Article Written By: Brandon Kurtz
Last October, alt-pop trio CIEL followed up their weightless, dreamy debut EP Movement and
subsequent run of singles with their new EP Not In The sun, Nor In The Dark. Formed from vocalist and
bassist Michelle Hindriks’ solo project, the Brighton, United Kingdom based group also features Jorge
Bela Jimenez on guitar and Tim Spencer on drums. Throughout their short discography, the trio has
drawn from genres such as post-punk, dream pop, and shoegaze to create their own take, combining
the genres that influenced them. Compared to 2020’s Movement, the band’s more recent output shows
their expanded, heavier sound and refined songwriting. Not In The Sun, Nor In The Dark provides the
perfect entry point for first-time listeners and will leave their fans excited and wanting more.
The EP begins with two songs that showcase CIEL’s post-punk influences: “Back To The Feeling” and
“Fine Everything.” Released in the months leading up to Not In The Sun, Nor In The Dark, both tracks
introduce the band's new direction. On the opening song, "Back To The Feeling,” Hindriks reminisces
about times where she lived in the moment and routinely stayed up all night, which she compares in the
song to floating through the sky. She does this on top of a thick bassline and tight drumming from
Spencer. One especially compelling moment comes in the instrumental section at the end, where layers
of synthesizers and distorted guitars take turns being the leading melody and providing noisy harmony.
The nostalgic tone of the song’s lyrics and its enthralling chorus make for an energetic song that sets the
tone for the rest of the fifteen-minute release.
The band carries this sonic energy into “Fine Everything,” which features a thumping post-punk beat in
the style of Closer-era Joy Division before moving into an upbeat, catchy chorus. The lyrics on this track
focus on the feelings that many young people experience when they are on their own for the first time;
the narrator likens it to being lost in the desert and denies that anything is wrong before shifting to the
bridge, where the narrator encourages listeners by saying “Deep down, Deep Down // follow your gut”
and “Listen sis, unleash your courage, your hopes // and bravely unravel your doubts to the core.”
While the first two songs feel like upbeat post-punk, CIEL effortlessly steps in an intriguing direction with
“Baby Don’t You Know,” a more traditional alternative pop song. This third and final single from 2022
included on this EP is quite possibly the strongest track the band has released. The lyrics of this one–
which are about feeling disconnected from people you care about– clash with an uplifting instrumental
that locks the band’s rhythm section with chugging power chords. Its chorus is by far the most
memorable from the group so far; I’ve noticed myself humming it throughout my daily routine. Hindriks’
haunting lyrics and laid-back instrumental performances from the rest of the band work in tandem to
create a satisfying pop song with force behind it.
Next, the group shifts down a gear with the cozy “Not In The Sun, Nor In The Dark.” The title track,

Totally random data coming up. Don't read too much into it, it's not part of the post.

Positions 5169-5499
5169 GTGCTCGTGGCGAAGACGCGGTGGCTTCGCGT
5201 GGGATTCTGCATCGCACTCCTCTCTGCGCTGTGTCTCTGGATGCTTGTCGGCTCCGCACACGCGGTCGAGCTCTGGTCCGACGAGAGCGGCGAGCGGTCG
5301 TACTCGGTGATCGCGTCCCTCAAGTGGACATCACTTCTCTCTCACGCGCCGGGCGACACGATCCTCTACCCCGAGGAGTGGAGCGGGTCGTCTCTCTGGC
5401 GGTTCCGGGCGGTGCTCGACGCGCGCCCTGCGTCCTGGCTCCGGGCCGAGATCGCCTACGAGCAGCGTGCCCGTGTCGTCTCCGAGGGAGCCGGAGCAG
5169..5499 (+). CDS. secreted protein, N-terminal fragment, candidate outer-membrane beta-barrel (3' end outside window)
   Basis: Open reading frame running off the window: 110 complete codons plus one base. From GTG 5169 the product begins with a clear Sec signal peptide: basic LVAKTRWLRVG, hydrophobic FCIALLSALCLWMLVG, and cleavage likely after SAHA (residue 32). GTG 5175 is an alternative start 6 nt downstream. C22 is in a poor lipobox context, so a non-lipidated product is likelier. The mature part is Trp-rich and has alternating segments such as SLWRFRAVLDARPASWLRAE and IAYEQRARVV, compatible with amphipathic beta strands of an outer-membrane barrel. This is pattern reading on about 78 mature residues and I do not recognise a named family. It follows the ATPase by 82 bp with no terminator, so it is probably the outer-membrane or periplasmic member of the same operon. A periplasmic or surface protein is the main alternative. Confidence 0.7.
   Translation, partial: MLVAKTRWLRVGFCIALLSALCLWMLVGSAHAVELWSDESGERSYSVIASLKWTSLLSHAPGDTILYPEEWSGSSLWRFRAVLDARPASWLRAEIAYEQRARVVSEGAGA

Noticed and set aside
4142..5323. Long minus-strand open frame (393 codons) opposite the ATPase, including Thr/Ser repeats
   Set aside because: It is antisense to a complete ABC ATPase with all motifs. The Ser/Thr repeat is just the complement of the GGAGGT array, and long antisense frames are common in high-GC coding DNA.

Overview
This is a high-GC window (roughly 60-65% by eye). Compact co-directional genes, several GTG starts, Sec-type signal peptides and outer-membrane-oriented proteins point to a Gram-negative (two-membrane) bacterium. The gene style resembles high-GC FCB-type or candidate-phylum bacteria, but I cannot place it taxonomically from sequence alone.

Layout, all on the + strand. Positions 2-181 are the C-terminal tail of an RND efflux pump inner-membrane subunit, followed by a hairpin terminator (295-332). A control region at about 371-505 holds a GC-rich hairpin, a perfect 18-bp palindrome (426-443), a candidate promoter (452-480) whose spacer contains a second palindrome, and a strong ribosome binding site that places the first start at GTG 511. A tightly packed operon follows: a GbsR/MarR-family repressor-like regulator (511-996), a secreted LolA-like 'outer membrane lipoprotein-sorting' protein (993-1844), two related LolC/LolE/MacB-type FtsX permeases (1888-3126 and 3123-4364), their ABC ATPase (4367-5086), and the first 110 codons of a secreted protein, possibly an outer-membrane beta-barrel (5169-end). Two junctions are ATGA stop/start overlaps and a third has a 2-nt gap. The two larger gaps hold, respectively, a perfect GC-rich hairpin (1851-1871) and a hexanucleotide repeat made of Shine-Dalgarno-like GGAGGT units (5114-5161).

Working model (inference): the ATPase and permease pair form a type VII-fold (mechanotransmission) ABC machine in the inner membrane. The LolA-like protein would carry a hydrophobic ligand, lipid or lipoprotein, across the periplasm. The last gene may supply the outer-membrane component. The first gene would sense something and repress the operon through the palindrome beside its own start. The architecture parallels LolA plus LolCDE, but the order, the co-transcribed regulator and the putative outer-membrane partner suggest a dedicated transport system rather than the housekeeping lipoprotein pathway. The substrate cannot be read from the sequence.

which features electronic bass and drum sounds, feels like a small break from the higher paced first half
of the EP. The song seems to be about reliving a traumatic event, saying “My heart was aching // In the
dark, in the night // And I don't know if I could ever face it.” Though the lyrics are heavy, the song itself
sounds comforting. In the chorus, Hindriks repeats variations of phrases such as “Breathe again // Be
again” and “Never again, never again // in the sun // nor in the night” wrapped in a warm, fuzzy blanket
of chugging guitars.
The closing track, “Far Away,” is my personal favorite from the five that appear on the EP. In comparison
to other songs on this record, “Far Away” has the heaviest shoegaze vibe. It begins with choppy, fanning
chords that give way to a thick, rumbling bass and shrieking leads that accentuate the track’s simple
power chords. The best part of the song comes in its final two sections. First, the guitars from the chorus
ring out into beating tom drums and a deep, pulsating bass line. Then, Hindriks’ haunting voice is used
like an instrument to build up to one final explosion of sonic energy into listeners’ ears and end the EP
on a high note.
After spending over a month with Not In The Sun, Nor In The Dark and diving into CIEL’s discography, I
am still as pleased with it as I was the day it popped into my Bandcamp suggestions. The group’s ability
to fuse musical styles together makes for an EP that has something to offer any fan of dream pop, post-
punk, shoegaze, or alternative pop. The band’s varied but closely related genre influences enable each
song to stand on its own, while maintaining a cohesive and well-paced sound as a collection.
Each song on Not In The Sun, Nor In The Dark seems to have some sort of moment or experience at its
core, and I really enjoyed CIEL’s ability to bring the listener into that place in time in a way that feels
familiar. Clocking in at just over fifteen minutes, it is perfect to listen to throughout your everyday life or
whenever you feel the need for a quick escape. While I was not familiar with CIEL before the release of
Not In The Sun, Nor In The Dark, I find myself coming back to this record repeatedly and looking forward
to hearing what the group does next.